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In accordance with the inclusion criteria, all the 16 patients had C1q deposits in the mesangium [Figure 1]. LM and IF examination revealed that eight (50%) patients had minimal-change pattern, seven (43.7%) had FSGS, and one patient had diffuse mesangial hypercellularity [Table 2], and full house pattern was present in seven patients (43.75%). EM was conducted in four steroid-resistant patients, which revealed near-similar diffuse effacement of visceral epithelial cell foot processes with mesangial and paramesangial electron-dense deposits [Figure 2]. The ultrastructural features suggested a primary podocytopathy/diffuse podocyte injury accompanied by conventional immune complex-type electron-dense deposits, correlating with the LM/IF findings. The subepithelial spherular microparticles (30–80 nm) aggregates seen in three out of four EM cases represent a degenerative phenomenon in the present context. An interesting observation was the transformation from minimal-change biopsy pattern to C1qN with minimal-change pattern in a single patient during repeat biopsy 3 years later while being on tacrolimus. In view of the non-availability of clinical data of three participants, which included two minimal-change nephrotic syndrome (MCNS) and one FSGS, they are not described in the subsequent discussion.
Table 2: Distribution of renal histopathology among 13 cases that had prolonged follow-up

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Figure 1: High-power resolution image of mesangial C1q deposits

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Figure 2: High-resolution electron microscopy image of mesangial and paramesangial deposits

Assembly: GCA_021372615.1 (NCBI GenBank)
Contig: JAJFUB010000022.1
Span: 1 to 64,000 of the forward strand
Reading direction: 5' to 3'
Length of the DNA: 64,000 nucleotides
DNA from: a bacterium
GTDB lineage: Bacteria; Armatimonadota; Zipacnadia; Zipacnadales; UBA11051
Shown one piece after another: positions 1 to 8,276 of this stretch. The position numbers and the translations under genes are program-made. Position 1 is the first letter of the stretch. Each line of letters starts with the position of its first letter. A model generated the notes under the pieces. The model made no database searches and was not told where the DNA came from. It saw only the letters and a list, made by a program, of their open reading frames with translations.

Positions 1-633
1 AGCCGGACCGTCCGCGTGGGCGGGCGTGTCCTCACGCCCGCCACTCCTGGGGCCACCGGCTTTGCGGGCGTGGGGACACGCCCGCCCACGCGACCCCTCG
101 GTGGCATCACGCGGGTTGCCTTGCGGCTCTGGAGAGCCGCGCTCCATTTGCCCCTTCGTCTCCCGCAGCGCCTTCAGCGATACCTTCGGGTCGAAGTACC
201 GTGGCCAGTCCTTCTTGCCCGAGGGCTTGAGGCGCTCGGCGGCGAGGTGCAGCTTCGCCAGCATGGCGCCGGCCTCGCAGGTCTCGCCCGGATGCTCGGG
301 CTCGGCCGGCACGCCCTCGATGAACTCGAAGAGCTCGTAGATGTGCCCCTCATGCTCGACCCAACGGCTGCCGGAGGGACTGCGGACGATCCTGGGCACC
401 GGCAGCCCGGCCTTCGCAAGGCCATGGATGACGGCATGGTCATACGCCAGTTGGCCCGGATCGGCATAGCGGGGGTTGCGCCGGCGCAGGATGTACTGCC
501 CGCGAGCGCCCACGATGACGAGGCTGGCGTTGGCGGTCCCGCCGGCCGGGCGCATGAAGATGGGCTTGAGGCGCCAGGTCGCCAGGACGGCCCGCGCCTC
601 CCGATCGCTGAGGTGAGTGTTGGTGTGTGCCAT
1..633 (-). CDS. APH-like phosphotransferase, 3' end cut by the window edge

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The gross outcomes on the basis of histopathological diagnosis, namely, C1qN+FSGS and C1qN+MCNS are quite comparable mutually in this pediatric cohort. Among six FSGS cases, four (66.66%) had complete remission, one (16.67%) had partial remission, and one (16.67%) was in non-remission, whereas among six cases with MCNS, five (83.33%) had complete remission and one (16.67%) was in non-remission with preserved renal function, and one (16.67%) patient with FSGS in this cohort had progressed to CKD Stage 3 during the study duration.

Apart from prednisolone, calcineurin-inhibiting agents such as tacrolimus/cyclosporine, mycophenolate, and rituximab were different immunosuppressive agents administered to maintain remission with varied responses [Table 3], and none of the children were administered cyclophosphamide. Nine of 12 participants showed a good response with prolonged usage (more than 6 months) of calcineurin inhibitors (CNIs; tacrolimus/cyclosporine). One child who presented with rashes and joint pains exhibited a good response with MMF. Among two children who failed to have a response to any medications and continued to be proteinuric in the nephrotic range, each had diffuse mesangial cellularity and FSGS as a concomitant histopathological pattern.
Table 3: Distribution of treatment given and response noted

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It was interesting to note that majority of the participants (4/6 25%) with C1q and FSGS pattern showed response with CNIs except two. Five participants continued to relapse while being on MMF and hence were shifted to CNI therapy after biopsy, which suggested lower therapeutic efficacy of MMF in C1qN. A solitary patient with C1qN with diffuse mesangial cellularity has been refractory to multiple immunosuppressives, such as CNIs, MMF, and rituximab, and continues to remain as non-responder.

  Discussion Top